The Most Difficult Thing by Charlotte Philby
English | 2019 | Mystery/Thriller | ePUB | 1.0 mb
The Most Difficult Thing : WHAT WOULD YOU SACRIFICE TO UNCOVER THE TRUTH? A Red magazine 2019 summer read ‘Chilling’ Erin Kelly ‘Enigmatic’ Louise Candlish ‘Compulsive read’ Harriet Tyce ‘Addictive’ Joanna Cannon ‘Brilliant’ Jon Snow, Channel 4 News On the surface, Anna Witherall personifies everything the aspirational magazine she works for represents. Married to her university boyfriend David, she has a beautiful home and gorgeous three-year-old twin daughters, Stella and Rose. But beneath the veneer of success and happiness, Anna is hiding a dark secret, one that threatens to unravel everything she has worked so hard to create. As Anna finds herself drawn into the dark and highly controlled world of secret intelligence, she is forced to question her family’s safety, and her own. Only one thing is certain: in order to protect her children, she must leave them, forever. And someone is watching. Someone she thought she could trust. Someone who is determined to make them all pay.
“My phone is plugged into the charger on the wall. Silently, I lift it, glancing at David’s sleeping body in the mirror – the soft line of which I could draw from memory – before tapping my password into a second phone, stashed in the pocket of my silk dressing gown. My fingers leave a streak of sweat across the screen. The phone is the same model, same sleek black cover as my other one. Same pin number – the date Harry and I first met. Fundamental differences you would have to peer inside to see.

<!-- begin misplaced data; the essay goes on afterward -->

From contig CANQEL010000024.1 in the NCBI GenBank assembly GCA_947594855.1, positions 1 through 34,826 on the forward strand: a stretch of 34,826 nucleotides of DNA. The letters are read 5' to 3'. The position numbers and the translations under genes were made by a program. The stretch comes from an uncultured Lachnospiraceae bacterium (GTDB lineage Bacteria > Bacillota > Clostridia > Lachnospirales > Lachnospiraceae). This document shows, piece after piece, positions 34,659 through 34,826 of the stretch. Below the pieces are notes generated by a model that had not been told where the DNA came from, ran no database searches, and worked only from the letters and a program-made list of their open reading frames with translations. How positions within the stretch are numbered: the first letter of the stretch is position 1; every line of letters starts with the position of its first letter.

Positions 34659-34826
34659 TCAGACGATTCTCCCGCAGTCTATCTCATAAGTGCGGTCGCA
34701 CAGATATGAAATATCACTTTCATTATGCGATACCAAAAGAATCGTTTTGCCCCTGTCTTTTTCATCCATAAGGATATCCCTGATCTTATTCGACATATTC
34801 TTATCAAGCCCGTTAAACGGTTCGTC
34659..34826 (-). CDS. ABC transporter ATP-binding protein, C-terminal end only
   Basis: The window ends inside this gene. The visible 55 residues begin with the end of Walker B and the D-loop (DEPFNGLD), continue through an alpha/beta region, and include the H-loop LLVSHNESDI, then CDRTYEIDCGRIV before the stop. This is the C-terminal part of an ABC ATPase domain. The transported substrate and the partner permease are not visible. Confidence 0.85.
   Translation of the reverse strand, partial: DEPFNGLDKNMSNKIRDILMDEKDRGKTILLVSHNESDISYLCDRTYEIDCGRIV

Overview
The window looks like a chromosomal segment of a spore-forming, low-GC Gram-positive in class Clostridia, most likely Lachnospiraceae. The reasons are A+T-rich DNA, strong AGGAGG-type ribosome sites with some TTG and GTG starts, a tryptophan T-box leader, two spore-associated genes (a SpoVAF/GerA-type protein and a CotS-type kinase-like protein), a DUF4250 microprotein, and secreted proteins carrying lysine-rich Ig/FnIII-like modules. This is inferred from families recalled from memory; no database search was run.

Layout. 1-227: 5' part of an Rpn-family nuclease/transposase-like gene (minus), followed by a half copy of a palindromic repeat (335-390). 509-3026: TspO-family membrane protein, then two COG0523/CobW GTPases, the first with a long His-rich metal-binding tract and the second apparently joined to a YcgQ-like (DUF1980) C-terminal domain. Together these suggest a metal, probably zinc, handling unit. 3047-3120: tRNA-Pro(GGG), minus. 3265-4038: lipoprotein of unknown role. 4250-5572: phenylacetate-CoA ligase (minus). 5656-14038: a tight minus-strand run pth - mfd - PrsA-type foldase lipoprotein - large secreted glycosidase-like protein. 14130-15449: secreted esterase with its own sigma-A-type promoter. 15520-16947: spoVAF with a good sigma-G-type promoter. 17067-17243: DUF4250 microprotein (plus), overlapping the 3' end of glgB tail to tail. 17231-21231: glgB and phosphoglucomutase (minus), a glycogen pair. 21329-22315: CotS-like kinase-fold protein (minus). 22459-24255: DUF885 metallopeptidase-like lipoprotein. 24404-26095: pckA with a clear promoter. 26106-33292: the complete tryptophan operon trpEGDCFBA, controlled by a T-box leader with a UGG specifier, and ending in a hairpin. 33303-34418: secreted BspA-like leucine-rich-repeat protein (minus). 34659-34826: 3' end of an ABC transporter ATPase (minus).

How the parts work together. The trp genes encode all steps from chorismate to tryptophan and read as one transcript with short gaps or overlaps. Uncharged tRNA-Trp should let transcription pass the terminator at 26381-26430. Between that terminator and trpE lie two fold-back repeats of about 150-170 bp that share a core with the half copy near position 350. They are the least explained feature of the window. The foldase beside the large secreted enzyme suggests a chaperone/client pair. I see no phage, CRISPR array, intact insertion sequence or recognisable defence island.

Once again, I flick through a stream of messages from Harry, distracted for a moment by a chip in my blood-red nail polish. Hearing David stir in the bed, I expertly lock the phone while concentrating my face in the direction of the neat row of perfumes and creams in front of me, replacing it in the pocket of my gown as I stand.
‘What time is it?’
David’s voice drifts across the room, still thick with sleep.
‘Nearly six. My flight isn’t until twelve but I have work to catch up on; Milly’s off on maternity leave today.’
I picture my assistant, whose belly I have watched swell and groan under its own weight over the past months. I picture the young woman’s blotchy red cheeks, which she attempts, feebly, to mellow with slightly too-orange foundation; her increasingly uncomfortable gait.
Over the past weeks, I could almost feel her pelvic bones grating as she delivered proofs of the next issue of the magazine to my office.”